Old codger enters Forbidden Zone, wanders about pondering his existence for at least three hours before exiting none the wiser. Long-lost chef d’oeuvre by the late Russian master Andrei Goesonanonski. Rumour has it the legendary Director’s Cut runs for another six hours.

Retired admiral finds new purpose in life constructing a battleship out of cheese in his backyard on the Costa del Sol, but is repeatedly distracted by friends, builders and passing cats. It’s a race against time. Can he finish it before July, when the hot sun will flood the backyard and turn the cheese into rarebit? The action kicks off in February, so it’s a race against time.

Clint Eastwood plays a cop who has a heart transplant. He continues to chase serial killers and women half his age, but does it very very slowly.

Ancient order of intergalactic monks lives on a planet made entirely of wood, but one day their peaceful existence is disrupted when a spaceship crashes in the monastery grounds, bringing with it a new and deadly peril – dry rot.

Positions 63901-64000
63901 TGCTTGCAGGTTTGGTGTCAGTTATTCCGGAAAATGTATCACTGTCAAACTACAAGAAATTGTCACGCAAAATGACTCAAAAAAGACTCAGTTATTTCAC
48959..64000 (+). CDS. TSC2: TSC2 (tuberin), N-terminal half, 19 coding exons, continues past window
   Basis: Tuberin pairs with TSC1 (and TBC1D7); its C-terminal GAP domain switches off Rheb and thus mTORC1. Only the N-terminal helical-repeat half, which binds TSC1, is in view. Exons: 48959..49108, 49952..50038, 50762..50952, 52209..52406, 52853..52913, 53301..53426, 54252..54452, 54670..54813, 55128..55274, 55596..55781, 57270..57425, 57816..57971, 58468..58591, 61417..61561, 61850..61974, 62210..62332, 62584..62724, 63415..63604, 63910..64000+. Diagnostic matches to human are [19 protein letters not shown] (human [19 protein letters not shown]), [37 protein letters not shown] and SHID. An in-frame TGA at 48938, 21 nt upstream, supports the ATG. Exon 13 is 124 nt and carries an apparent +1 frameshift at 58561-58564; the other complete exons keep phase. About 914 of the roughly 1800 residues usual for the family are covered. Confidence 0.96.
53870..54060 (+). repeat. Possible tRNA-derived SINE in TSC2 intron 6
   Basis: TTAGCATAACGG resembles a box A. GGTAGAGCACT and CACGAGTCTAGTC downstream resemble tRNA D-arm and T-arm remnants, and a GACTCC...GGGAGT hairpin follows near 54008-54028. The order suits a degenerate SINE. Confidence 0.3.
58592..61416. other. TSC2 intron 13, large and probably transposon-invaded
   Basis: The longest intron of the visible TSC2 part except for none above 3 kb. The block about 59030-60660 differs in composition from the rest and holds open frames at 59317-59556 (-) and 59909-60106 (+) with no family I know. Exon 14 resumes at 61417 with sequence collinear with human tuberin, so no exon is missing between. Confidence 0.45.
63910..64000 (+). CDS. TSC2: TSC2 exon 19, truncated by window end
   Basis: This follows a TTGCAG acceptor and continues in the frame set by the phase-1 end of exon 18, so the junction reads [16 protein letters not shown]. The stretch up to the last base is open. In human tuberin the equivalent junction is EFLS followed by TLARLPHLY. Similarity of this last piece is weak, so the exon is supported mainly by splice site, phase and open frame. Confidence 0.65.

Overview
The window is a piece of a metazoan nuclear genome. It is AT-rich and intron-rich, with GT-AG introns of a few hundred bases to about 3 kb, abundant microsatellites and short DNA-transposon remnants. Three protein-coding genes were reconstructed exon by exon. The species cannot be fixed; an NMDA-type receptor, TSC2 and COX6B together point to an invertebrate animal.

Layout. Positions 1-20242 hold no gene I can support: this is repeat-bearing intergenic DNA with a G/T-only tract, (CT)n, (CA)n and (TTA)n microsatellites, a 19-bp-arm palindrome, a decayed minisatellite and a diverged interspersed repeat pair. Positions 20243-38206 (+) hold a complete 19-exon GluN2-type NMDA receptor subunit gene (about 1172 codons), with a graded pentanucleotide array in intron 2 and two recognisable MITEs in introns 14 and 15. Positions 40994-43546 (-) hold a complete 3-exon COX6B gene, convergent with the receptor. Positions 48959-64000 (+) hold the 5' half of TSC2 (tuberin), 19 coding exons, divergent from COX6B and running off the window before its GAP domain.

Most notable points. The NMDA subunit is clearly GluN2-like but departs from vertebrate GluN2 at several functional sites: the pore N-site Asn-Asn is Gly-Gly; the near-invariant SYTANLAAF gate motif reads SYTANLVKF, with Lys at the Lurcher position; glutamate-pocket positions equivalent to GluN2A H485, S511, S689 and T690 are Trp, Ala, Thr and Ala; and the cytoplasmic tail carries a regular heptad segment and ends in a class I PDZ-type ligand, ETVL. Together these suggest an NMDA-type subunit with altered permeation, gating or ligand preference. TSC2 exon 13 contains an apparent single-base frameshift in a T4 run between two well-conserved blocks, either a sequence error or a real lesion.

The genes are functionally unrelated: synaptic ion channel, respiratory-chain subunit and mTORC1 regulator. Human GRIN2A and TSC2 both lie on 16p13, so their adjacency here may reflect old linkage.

Road movie in which a retired Battle of Britain pilot drives round and round the M25 in his Fiat Punto with the symphonies of Shostakovich blaring out of his sound system at top volume. The police give chase, but don’t catch up until the fourth movement of Symphony no 15.

Old codger finds new purpose in life tending runner beans in his allotment. Day turns to night. Night turns to day. Seasons change. Years pass without incident, until one day he is forced to face a new and deadly peril – greenfly.

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  1. It was indeed a reference to that! My pal and I were both Vincent Ward fans (though obviously that was before What Dreams May Come – though I should probably revisit that at some point… I think it’s the thought of untrammelled Robin Williams that puts me off).

    • I haven’t plucked up the courage for “What Dreams…” as I am an overt sentimentalist and may not last the opening credits although I should as it was based on a Richard Matheson novel, if I recall correctly.